https://cimg7.ibsrv.net/gimg/bikefor...3e122f1dd8.jpg
I've seen these posts selling for $75.00.
Another bonus with this purchase was a triple rail seat clamp.
Something I've been looking to get for several years and not willing
to order one from Brooks @ 16.00 pounds
https://cimg6.ibsrv.net/gimg/bikefor...d26fcf7a19.jpg
Mine is currently soaking in the rust bath and will get painted black.

carfreefamily 04-05-19 08:47 AM


Originally Posted by paulb_in_bkln (Post 20870650)
Yes, and speaking for myself I always need the encouragement. As I do all this in my Brooklyn apartment there's no place to organize tools and so I keep wrenches in this coffee can where they are a total PITA to find the right size when I need it. I'm going to get a tomato paste can for the small ones but if someone is in a similar pickle and has found a better way I'd love to see it.https://cimg8.ibsrv.net/gimg/bikefor...c88ddf7250.jpg

I've never tried it, but I think one of those wall-mounted, magnetic strips for knives would work. The ones I've seen seem to have enough strength to hold a spanner. Of course, that's if you have the wall space.

paulb_in_bkln 04-05-19 07:44 PM


Originally Posted by carfreefamily (Post 20870844)
I've never tried it, but I think one of those wall-mounted, magnetic strips for knives would work. The ones I've seen seem to have enough strength to hold a spanner. Of course, that's if you have the wall space.

I hadn't thought of it but you're right, it could work. Although you're also right I don't have the wall space. What would help is if I organized my tasks better and then kept my head in the job without letting my thoughts stray as I work.

Jawihan 04-06-19 07:52 AM


Originally Posted by gster (Post 20870830)
1930 Hercules Progress
A good productive day, yesterday.
fenders installed, BB done, generic chainring and cranks installed.
Brake linkage installed.
I've treated this bike to a nice pair of MKS 3000 pedals.
https://cimg9.ibsrv.net/gimg/bikefor...e4ae3f43e2.jpg

I quite like the L shaped seat post. It offers a greater range of positions.
I tend to like the seat further back.
https://cimg7.ibsrv.net/gimg/bikefor...3e122f1dd8.jpg
I've seen these posts selling for $75.00.
Another bonus with this purchase was a triple rail seat clamp.
Something I've been looking to get for several years and not willing
to order one from Brooks @ 16.00 pounds
https://cimg6.ibsrv.net/gimg/bikefor...d26fcf7a19.jpg
Mine is currently soaking in the rust bath and will get painted black.

Good job on the restoration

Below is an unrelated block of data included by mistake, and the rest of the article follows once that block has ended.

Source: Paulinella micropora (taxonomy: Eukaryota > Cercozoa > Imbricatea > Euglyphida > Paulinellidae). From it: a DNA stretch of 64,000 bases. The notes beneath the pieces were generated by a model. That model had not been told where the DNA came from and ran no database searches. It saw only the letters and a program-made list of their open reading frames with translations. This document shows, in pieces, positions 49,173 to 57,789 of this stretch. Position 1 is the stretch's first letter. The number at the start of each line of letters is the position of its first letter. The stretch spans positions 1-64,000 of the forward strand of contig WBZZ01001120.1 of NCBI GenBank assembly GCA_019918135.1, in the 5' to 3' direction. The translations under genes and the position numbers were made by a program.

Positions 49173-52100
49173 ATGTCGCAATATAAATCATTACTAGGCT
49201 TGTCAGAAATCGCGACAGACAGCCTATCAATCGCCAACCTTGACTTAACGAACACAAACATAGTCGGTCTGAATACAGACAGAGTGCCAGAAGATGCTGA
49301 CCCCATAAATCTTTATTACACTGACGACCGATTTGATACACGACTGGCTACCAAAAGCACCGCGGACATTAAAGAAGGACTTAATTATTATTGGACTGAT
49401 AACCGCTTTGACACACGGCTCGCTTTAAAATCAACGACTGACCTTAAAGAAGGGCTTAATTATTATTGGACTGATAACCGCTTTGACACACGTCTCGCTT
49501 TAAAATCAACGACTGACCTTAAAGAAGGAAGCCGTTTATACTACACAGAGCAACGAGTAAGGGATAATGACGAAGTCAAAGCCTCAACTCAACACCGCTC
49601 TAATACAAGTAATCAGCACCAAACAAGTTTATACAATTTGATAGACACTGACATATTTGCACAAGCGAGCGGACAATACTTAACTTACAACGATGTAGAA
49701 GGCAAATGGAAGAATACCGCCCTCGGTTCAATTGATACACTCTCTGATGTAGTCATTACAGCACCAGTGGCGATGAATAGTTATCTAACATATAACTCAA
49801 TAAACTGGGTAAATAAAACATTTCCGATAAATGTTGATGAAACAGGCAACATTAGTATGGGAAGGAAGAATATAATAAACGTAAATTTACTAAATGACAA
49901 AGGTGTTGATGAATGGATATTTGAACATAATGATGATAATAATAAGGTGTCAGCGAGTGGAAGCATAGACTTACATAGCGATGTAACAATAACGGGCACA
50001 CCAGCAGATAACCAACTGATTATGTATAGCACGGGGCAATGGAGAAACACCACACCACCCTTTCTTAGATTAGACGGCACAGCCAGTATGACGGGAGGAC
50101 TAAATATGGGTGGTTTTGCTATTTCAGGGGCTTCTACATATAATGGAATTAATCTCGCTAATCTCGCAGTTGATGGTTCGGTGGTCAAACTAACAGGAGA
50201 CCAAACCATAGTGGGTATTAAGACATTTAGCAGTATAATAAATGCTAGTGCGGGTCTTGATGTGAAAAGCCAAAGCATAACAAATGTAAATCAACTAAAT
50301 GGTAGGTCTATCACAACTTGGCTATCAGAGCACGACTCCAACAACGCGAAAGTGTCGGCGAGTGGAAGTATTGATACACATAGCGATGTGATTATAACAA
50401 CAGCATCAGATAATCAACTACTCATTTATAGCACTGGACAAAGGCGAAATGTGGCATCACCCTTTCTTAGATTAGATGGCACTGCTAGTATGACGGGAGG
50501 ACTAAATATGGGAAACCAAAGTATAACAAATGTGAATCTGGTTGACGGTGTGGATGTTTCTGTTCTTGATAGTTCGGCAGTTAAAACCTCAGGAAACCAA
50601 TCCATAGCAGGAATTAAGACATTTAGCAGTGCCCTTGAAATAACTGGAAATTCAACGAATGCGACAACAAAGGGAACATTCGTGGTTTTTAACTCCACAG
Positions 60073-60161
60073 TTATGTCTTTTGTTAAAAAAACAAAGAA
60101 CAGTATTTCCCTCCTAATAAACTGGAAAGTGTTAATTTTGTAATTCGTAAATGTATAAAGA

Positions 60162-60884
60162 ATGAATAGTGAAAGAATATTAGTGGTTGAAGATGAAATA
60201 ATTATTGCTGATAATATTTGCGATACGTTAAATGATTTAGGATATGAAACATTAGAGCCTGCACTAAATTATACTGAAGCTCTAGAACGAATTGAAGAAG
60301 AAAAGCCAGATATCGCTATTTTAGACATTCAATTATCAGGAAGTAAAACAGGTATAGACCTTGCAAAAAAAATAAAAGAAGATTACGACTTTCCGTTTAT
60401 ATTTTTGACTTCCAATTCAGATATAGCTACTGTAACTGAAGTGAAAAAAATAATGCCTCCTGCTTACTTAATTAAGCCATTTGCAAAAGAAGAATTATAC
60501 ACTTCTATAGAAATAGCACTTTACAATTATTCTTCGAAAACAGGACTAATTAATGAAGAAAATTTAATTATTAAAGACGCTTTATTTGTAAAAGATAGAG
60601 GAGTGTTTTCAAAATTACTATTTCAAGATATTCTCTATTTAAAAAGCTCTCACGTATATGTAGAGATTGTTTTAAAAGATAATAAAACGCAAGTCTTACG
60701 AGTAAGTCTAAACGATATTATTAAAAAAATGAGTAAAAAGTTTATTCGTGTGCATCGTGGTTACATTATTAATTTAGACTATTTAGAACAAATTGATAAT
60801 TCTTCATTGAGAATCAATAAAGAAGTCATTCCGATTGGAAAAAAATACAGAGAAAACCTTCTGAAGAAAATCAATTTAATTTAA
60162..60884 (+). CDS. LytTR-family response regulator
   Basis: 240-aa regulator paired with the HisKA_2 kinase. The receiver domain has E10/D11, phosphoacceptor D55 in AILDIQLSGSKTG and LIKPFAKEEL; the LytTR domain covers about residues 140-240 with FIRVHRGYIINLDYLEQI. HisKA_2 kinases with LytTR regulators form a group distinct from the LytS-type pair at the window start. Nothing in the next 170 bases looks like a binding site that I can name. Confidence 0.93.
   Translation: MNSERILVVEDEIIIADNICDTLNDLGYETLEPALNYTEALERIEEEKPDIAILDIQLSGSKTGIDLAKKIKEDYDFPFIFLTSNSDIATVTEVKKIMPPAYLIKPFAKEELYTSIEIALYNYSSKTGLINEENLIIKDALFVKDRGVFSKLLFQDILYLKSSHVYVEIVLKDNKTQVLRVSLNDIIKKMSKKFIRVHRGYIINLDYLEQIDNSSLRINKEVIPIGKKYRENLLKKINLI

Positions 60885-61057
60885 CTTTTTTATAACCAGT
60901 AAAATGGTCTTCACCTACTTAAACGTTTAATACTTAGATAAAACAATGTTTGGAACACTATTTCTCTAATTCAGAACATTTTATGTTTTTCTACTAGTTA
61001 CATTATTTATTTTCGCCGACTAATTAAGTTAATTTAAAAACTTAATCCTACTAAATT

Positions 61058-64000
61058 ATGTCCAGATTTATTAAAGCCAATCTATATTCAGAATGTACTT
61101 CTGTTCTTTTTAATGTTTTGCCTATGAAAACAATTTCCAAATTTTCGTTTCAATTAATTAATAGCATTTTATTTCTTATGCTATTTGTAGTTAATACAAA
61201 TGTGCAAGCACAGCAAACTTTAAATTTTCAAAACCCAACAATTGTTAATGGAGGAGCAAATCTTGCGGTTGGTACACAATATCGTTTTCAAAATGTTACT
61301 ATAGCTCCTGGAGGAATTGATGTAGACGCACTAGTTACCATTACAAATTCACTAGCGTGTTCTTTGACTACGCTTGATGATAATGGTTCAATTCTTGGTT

gster 04-06-19 08:03 AM


Originally Posted by Jawihan (Post 20872281)
Good job on the restoration

Thanks.
I ordered some parts form these guys in Owen Sound yesterday.
https://www.hoopriderparts.com/
Prices were good and I got a notice from Canada Post
that the order was already in transit last night.

paulb_in_bkln 04-06-19 10:24 AM


Originally Posted by 3speedslow (Post 20868315)


Even at their best the shiny versions of the CR18 rims don't gleam like the chrome. Darn! I guess you really can't have everything. I like what I see of those Roadsport tires. If I can't find a shop that carries them locally, I can order directly from Specialized.

Ged117 04-07-19 10:09 AM

I managed to extract the AW from the badly rusted rear wheel of the '79 Sports. I wiped it with a rag and some WD40, and sent some PB inside the oil fill hole in anticipation of taking it apart. Here's a photo of it, and a comparison shot with my 1953 FW hub.

https://cimg4.ibsrv.net/gimg/bikefor...4b035a4e16.jpg
https://cimg0.ibsrv.net/gimg/bikefor...8e6ceaaaac.jpg
https://cimg1.ibsrv.net/gimg/bikefor...9e63edbf75.jpg

The quality difference is evident.

3speedslow 04-07-19 12:06 PM

Miller bulb info Please

Went back into the rear lamp to unscrew the blown bulb. Lookin close, it is indeed gone. No charging or corrosion at all but the filament has broken.

im trying to read the tiny print on the side. Miller 6V BSA ???? I am not quite sure of the BSA part and cannot, no matter what I try get the last letters or numbers to become clear.

Has anyone else replaced a bulb from these lamps? Is it a standard? 6V seems to be but I do not know what the Watts are for these units. Must not be reading in right places.

Appreciate the knowledge!

BigChief 04-07-19 01:32 PM